A bill on its way to the governor's desk would make Minnesota the first state in the country to mandate biodiesel use. The House and Senate passed the bill, requiring diesel fuel sold in the state to contain a two-percent blend of biodiesel by 2005.
Backers of biodiesel say it's the best thing to happen to agriculture since Minnesota led the push to encourage corn-based ethanol in the mid-'90s. Biodiesel is derived from soybean or other vegetable oil or animal fat. Supporters say it's better for the environment than regular diesel, will boost sagging soybean prices and create jobs as biodiesel plants are built.
"Throw us a damn bone," said Rep. Doug Peterson, DFL-Madison. "I'd like to have biodiesel. I'd like to have better than $10-an-hour jobs in rural Minnesota."
Opponents include truckers and other diesel users, who say biodiesel will raise fuel prices.
Rep. Tim Wilkin, R-Eagan, says the trucking industry will be forced to pass increased costs onto consumers.
"This legislation would make Minnesota an island. And, yes, it might benefit some farmers; it might benefit a few select producers of soy, but I'll tell you what: the burden is going to be felt by many, many more Minnesotans."
The House voted 78-53 for the bill, a few hours after the Senate approved it by a wider margin of 53-11.
Biodiesel has had a rocky road in the Legislature. A five-percent mandate passed the Senate last year, was rejected by the House, but then went back to conference committee at the end of last year's special session. When it emerged this session, critics said the conference committee hammered out the two-percent mandate largely behind closed doors.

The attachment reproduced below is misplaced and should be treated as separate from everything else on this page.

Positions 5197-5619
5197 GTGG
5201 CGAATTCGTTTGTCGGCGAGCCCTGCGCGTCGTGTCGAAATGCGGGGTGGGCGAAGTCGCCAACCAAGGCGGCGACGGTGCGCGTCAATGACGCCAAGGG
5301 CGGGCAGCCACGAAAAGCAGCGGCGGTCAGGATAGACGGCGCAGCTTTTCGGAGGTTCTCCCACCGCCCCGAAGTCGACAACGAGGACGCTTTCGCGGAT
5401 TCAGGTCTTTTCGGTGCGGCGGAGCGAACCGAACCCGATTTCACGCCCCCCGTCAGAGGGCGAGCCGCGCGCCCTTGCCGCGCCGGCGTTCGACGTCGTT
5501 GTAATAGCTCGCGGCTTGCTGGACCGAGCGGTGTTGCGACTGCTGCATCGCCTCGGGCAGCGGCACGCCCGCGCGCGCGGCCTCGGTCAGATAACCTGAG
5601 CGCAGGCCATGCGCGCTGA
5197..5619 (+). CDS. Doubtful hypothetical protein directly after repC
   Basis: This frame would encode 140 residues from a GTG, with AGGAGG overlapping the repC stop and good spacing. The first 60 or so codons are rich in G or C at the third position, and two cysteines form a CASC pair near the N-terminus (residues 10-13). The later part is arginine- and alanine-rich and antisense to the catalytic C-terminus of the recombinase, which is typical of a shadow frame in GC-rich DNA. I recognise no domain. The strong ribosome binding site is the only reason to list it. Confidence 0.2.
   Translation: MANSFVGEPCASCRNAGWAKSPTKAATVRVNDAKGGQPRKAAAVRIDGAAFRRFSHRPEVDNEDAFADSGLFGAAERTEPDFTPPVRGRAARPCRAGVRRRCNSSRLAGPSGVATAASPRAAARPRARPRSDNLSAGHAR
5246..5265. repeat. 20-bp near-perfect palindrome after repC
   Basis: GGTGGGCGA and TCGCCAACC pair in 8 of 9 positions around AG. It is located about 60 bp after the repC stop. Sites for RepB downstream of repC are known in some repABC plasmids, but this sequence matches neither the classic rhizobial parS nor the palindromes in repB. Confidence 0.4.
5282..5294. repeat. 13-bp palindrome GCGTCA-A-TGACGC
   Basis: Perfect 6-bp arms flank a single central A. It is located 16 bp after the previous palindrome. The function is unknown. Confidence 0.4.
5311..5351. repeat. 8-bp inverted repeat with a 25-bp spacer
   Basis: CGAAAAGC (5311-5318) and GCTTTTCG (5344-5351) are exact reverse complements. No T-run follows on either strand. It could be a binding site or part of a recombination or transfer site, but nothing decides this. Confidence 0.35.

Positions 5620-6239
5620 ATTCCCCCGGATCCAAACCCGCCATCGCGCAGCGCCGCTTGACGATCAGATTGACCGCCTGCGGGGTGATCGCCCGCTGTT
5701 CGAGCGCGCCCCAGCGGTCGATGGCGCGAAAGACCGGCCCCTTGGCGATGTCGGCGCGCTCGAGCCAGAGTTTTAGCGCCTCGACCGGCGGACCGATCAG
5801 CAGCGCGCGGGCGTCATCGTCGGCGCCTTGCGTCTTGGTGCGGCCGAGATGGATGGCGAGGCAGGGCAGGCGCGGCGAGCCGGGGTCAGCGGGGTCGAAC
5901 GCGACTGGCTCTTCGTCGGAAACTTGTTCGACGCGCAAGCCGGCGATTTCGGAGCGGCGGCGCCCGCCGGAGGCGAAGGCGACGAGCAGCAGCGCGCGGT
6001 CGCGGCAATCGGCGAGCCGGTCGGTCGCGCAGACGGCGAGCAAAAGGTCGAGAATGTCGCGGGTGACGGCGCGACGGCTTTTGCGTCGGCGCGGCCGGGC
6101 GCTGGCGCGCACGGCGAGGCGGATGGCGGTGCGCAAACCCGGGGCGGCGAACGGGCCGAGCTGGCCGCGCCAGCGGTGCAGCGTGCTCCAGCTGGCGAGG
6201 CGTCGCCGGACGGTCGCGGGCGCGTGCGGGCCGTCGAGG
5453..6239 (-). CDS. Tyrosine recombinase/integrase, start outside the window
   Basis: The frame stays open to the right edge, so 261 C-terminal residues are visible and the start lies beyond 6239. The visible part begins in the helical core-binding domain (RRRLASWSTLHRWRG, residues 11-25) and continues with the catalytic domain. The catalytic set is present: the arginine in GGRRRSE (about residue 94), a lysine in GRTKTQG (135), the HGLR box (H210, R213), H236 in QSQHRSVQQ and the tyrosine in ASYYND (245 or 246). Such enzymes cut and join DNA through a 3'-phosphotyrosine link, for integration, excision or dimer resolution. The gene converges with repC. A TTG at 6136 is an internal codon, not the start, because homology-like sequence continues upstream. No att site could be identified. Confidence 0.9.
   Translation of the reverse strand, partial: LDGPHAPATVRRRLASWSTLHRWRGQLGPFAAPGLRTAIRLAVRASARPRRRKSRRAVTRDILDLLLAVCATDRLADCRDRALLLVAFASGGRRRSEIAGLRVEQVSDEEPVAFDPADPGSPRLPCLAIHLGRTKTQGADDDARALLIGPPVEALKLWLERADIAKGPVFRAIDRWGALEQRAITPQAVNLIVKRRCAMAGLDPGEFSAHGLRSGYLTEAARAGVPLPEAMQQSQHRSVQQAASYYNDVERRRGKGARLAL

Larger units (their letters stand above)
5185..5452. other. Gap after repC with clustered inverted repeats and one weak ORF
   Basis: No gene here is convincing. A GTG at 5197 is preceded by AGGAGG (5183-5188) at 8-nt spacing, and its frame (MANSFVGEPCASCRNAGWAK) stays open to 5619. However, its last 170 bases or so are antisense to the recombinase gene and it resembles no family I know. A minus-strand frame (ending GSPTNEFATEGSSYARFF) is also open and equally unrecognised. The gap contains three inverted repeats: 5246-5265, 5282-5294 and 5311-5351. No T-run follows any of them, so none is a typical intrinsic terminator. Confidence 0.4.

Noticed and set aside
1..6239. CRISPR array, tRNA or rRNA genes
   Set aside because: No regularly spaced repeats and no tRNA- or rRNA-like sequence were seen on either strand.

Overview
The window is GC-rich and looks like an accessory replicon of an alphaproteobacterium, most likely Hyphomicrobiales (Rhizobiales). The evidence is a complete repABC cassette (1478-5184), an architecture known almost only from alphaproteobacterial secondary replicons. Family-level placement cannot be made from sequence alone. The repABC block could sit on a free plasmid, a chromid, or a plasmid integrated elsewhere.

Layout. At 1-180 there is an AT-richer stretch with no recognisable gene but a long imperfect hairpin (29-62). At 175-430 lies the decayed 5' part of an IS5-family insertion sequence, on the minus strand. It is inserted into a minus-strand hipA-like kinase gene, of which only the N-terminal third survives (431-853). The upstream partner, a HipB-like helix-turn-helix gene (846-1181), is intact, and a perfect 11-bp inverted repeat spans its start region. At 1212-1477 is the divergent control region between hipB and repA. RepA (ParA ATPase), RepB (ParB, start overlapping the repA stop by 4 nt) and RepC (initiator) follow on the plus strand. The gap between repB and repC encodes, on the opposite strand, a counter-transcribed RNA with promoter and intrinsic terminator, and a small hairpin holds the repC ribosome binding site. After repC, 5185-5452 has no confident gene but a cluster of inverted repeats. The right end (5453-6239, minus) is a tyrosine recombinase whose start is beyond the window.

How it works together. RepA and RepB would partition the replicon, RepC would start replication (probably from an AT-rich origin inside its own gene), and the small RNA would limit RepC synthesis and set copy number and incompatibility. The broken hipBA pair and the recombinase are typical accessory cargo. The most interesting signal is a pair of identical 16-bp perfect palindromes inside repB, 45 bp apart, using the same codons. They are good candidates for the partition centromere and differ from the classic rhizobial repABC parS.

Conference committee co-chair Sen. Steve Murphy, DFL-Red Wing, says legislators have been quietly working to find a compromise since last session.
"This wasn't done cloak-and-dagger or anything like that. It was all out in the open. We just didn't try to slug it out in the press," according to Murphy.
The bill exempts railroads, mining equipment and motors at nuclear plants. The requirement could go into effect before 2005, if biodiesel production exceeds a certain level, and if the federal government offers a tax credit of at least two cents a gallon.
Opponents say the mandate will cause truckers to avoid Minnesota service stations and buy their diesel in other states.
The president of the Minnesota Trucking Association, John Hausladen, says lawmakers have passed a new tax on diesel users in an attempt to help agriculture.
"It's a variety of issues - it's election year politics, it's redistricting politics, it's trying to take a farm vote in a Legislature that can do darn little to help farmers anymore," he said.
Hausladen says truckers are pinning their hopes on Gov. Ventura to stop the bill from becoming law. Ventura hasn't said whether he'd sign or veto the bill. Spokesman John Wodele says Ventura is skeptical of a new mandate, particularly in a time of budget crisis.More from MPR